A Fine Line Between the World of Giftedness and Autism
She cannot get her face any closer to the paper. Her eyes move furtively. Using the rivets on the pads of her fingers, she navigates through the results of the graph. Comparing her three-year-old little girl to other little girls her age feels more like a critique as she studies her daughter’s assessment. As a mother, she should be excited about her daughter’s progress; but her eyes continually dart towards the areas of deficit. Her mind sprints as if it is in a race against the clock.
What can she do right now to help her daughter build on her socialization skills? What services can she afford that would help get her daughter on the same level as other little girls her age?
She cannot sleep because the guilt weighing on her chest feels suffocating. She feels as if she can never do enough. Autism… a never-ending life of comparing. A never-ending life of what seems to be never good enough—for the parent and for the child.
As there may be conflicting opinions, physicians have recently conjectured that the great Albert Einstein may have had autism.
We will never know because diagnoses of autism spectrum disorder (ASD) were not prevalent back then. In fact, diagnoses of autism may have been completely nonexistent. Perhaps, however, what we categorize as autism today may have been thought of as “giftedness” during Albert Einstein’s lifetime.
There seems to be a very fine line between the world of giftedness and autism. They may actually be the same thing.
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As cliché as it may sound, perception is reality.
In today’s society, perception of reality has morphed into something much different than it was during Einstein’s day.
Might it be that our perception of autism is skewed and teetering much more toward the negative side, because our society has such a negative perception of the world around us?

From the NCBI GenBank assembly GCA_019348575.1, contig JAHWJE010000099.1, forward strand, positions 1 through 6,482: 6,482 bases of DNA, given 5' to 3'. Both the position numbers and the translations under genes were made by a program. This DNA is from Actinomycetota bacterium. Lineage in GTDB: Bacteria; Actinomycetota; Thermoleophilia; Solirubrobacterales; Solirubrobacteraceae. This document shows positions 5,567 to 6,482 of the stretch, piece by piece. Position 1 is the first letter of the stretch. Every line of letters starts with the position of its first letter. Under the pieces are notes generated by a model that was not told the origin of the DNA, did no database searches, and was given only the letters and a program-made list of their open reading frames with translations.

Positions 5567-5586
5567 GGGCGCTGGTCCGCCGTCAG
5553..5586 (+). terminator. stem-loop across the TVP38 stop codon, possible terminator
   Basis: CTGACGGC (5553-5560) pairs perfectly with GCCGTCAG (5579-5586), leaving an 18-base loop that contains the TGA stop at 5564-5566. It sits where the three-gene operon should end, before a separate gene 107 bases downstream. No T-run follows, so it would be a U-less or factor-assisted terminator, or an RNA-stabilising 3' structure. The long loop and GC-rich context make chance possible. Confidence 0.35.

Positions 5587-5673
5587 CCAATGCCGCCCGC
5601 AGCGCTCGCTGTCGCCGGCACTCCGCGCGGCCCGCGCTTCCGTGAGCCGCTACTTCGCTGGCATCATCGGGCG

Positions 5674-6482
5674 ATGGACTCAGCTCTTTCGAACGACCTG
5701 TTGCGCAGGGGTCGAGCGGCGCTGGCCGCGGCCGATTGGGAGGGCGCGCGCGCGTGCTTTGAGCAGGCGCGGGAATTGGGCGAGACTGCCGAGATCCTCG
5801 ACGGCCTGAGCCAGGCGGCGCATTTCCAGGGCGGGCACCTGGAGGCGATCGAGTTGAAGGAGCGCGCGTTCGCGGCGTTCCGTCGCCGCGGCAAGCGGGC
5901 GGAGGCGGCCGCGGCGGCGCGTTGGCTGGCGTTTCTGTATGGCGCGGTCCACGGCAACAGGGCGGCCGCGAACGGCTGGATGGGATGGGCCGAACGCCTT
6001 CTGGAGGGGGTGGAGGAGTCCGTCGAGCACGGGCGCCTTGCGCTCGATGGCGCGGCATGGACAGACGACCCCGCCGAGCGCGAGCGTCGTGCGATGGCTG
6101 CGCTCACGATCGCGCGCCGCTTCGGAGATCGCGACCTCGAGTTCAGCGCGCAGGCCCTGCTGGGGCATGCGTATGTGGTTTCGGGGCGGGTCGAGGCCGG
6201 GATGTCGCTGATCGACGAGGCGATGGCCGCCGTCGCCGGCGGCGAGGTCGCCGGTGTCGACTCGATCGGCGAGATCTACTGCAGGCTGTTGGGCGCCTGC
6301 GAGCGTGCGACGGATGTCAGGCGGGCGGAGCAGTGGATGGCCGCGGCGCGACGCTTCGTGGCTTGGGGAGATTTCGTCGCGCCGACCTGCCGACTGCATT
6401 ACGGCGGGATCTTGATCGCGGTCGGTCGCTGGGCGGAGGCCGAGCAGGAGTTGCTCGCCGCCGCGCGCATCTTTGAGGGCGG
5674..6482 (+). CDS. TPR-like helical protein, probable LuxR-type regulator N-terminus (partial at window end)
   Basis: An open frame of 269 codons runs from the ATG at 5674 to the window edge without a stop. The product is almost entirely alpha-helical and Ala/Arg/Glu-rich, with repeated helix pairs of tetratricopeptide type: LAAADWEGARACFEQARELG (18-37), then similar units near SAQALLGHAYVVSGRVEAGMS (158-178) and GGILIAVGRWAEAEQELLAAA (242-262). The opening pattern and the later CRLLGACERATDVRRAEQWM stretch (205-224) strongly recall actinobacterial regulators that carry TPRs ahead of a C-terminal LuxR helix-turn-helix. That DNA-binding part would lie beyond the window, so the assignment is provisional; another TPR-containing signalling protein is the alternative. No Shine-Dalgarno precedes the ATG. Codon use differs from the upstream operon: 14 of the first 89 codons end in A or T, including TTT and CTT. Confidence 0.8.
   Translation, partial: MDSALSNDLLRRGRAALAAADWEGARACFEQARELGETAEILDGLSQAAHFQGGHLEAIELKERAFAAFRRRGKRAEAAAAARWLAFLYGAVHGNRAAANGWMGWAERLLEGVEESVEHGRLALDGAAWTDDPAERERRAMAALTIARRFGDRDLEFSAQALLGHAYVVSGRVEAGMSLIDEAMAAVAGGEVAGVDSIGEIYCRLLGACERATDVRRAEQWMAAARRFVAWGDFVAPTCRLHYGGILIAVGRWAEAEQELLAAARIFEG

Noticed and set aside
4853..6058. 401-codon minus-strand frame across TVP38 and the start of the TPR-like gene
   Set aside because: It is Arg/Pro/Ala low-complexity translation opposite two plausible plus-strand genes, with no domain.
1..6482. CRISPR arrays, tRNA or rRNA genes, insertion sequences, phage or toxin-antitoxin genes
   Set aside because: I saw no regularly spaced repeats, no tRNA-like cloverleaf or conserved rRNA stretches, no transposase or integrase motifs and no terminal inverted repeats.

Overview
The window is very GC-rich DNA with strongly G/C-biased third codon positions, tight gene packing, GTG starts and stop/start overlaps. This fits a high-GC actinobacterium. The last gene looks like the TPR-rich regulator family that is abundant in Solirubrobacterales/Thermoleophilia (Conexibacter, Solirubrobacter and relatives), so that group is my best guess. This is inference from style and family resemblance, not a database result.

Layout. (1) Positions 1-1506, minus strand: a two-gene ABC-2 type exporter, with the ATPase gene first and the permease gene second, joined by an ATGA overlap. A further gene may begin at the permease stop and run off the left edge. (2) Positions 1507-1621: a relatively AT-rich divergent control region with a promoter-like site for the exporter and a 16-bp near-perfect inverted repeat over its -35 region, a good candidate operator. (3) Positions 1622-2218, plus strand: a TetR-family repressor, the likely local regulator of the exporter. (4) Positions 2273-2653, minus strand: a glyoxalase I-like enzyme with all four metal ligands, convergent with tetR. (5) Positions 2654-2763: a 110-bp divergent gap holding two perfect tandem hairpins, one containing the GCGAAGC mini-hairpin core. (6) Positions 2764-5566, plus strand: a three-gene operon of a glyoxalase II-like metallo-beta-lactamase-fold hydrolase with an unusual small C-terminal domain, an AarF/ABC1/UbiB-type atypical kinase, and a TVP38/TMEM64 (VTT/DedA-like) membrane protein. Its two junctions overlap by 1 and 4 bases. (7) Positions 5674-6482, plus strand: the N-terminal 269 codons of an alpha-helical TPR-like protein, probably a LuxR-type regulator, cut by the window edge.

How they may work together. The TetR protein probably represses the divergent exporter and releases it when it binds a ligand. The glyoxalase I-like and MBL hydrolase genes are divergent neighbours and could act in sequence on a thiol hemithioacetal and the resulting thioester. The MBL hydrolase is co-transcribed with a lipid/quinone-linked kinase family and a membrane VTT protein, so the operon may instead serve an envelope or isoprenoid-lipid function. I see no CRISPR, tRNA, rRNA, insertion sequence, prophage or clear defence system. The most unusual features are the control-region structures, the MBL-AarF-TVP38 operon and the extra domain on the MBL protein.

No one ever really delved deeply into Einstein’s deficits because of his high intelligence. Society’s perception of reality was much different during his time. People saw him for what he produced.
Einstein once said, “My passionate sense of social justice and social responsibility has always contrasted oddly with my pronounced lack of need for direct contact with other human beings and human communities. I am truly a ‘lone traveler’ and have never belonged to my country, my home, my friends, or even my immediate family, with my whole heart…”
In four sentences, spoken by Einstein, every red flag points Einstein in the direction of autism with his inability to socially connect with anything in human nature that was not math-related.
Einstein made this statement as an old man. There was an entire lifetime of inability to socialize. Yet no one obsessed over his social weaknesses.
So, what if Einstein was a child today with autism? He’d be placed in a heavily structured environment with intense applied behavior analysis (ABA) therapy, controlled activities to build socialization skills, and an ordered exposure to life situations. He would never be good enough and would be unceasingly picked apart.
Under these circumstances, would Einstein have been able to accomplish all that he did? If we spent days and nights with little Einstein working on socialization, would the bud of his genius ever grow as it did?